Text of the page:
In mid-2007, the first popular international dividend ETF came online with the iShares International Select Dividend ETF (IDV
The performance of these ETFs along with DVY and SPY are shown in the following table for the period starting in 2008.
Although SPY still retains the top spot in terms of absolute average total return at 12.03%, a couple of dividend ETFs edge it out in terms of volatility-adjusted performance. IDV comes in last, showing no love for the international scene. The following data shows percentile data for this batch of ETFs.
The distribution of returns further supports SPY’s superior absolute total return performance where it ranks first in many percentile deciles. On the flip side, the generally higher cumulative averages for SDY and VIG point to the lower volatility in returns experienced by these funds.
Rebounding From The Great Recession
It took a couple of years, but the first popular dividend ETF to launch post the Great Recession came in the first half of 2011. iShares Core High Dividend ETF (HDV
A few months later, Global X got into the game with its Global X SuperDividend ETF (SDIV
October 2011 saw the launch of the very popular Schwab U.S. Dividend Equity ETF (SCHD
The total return performance over this period largely retains SPY’s superior absolute total return performance, only getting edged out by SCHD. The following table outlines performance for the period 2012-present.
Adjusted return sees both VIG and SCHD beating SPY. SDIV is by far the worst performer, followed by IDV. This again shows no love on the international scene. Percentile returns for the period are shown in the following table.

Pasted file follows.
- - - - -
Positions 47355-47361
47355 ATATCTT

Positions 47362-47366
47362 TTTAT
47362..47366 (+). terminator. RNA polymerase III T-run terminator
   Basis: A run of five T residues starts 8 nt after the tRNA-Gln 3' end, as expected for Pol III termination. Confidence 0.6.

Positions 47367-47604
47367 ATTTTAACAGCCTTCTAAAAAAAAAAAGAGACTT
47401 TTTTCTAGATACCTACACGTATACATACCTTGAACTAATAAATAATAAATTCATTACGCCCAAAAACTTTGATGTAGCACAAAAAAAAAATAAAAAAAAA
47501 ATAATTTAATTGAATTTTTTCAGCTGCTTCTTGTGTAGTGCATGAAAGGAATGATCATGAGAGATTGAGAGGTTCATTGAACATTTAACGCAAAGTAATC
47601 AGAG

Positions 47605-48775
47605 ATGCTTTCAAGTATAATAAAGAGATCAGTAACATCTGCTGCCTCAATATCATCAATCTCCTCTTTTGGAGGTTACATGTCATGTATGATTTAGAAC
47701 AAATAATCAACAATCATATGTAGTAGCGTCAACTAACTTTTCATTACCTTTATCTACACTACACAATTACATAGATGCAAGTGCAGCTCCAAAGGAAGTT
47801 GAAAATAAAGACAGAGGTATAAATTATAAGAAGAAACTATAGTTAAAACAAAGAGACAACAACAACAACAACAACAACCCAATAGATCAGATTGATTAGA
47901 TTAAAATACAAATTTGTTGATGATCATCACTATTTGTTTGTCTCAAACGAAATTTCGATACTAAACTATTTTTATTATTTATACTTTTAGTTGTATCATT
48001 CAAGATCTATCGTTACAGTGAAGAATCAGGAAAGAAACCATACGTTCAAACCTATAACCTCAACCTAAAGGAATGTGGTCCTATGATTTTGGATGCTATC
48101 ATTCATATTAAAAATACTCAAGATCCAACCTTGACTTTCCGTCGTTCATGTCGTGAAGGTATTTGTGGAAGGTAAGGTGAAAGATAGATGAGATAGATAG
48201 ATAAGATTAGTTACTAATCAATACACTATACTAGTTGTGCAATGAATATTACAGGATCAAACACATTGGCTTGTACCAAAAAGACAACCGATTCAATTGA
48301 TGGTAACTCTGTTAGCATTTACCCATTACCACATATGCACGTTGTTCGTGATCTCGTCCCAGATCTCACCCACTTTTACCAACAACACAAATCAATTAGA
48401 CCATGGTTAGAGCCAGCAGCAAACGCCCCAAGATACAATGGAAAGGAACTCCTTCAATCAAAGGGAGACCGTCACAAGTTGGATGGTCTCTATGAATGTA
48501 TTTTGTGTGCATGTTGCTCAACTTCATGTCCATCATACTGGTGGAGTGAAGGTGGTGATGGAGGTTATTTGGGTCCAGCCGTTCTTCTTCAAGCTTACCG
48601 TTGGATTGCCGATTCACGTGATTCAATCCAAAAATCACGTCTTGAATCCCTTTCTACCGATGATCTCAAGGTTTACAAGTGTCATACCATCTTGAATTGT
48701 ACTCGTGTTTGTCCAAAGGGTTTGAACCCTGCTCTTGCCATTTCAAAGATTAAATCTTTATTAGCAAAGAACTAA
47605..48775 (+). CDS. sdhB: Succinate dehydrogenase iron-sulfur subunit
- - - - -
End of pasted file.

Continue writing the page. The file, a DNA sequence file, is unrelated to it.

When looking at decile rankings, SPY again ranks in the top spot over this period for absolute 1-year returns. VIG and SCHD tie in cumulative average ranking.
Dividend ETFs Continue To Emerge
In October 2013, ProShares launched its S&P 500 Dividend Aristocrats ETF (NOBL
June 2014 saw the launch of iShares Core Dividend Growth ETF (DGRO
The last dividend ETF covered was launched in October 2015. The SPDR Portfolio S&P 500 High Dividend ETF (SPYD
The following table shows a complete performance analysis of all dividend ETFs covered in the article from 2016-present compared to SPY. This marks the latest time period with enough data for a worthwhile comparison.
For absolute average total return, SPY’s 13.41% is only beaten by SCHD’s 13.95%. When looking at adjusted returns, SPY is overtaken by three funds including VIG, SCHD, and DGRO. The worst-performing fund is SDIV and is the only one with negative returns. Other poorly performing funds include IDV, SPHD, and SPYD. The following group of tables shows percentile returns data for all funds.
The benchmark SPY continues to rank in the top spot looking at averaged decile 1-year returns. VIG, SCHD, and DGRO all have strong showings when it comes to cumulative averages.
Do Dividend-Themed ETFs Provide For Better Total Return Over SPY? Based on the analysis over multiple time frames, I would have to say no. At best, a dividend ETF like SCHD may have marginally better total return than SPY but taking the evidence as a whole it appears that SPY is the best choice over the long term without regard to risk. Factoring in risk draws a somewhat mixed conclusion with several dividend ETFs showing better adjusted returns and may justifiably tilt investors in that direction. It is apparent that dividend ETFs based on the dividend growth philosophy do outperform other dividend ETFs and suggest dividend growth is a key factor in providing quality control in a portfolio.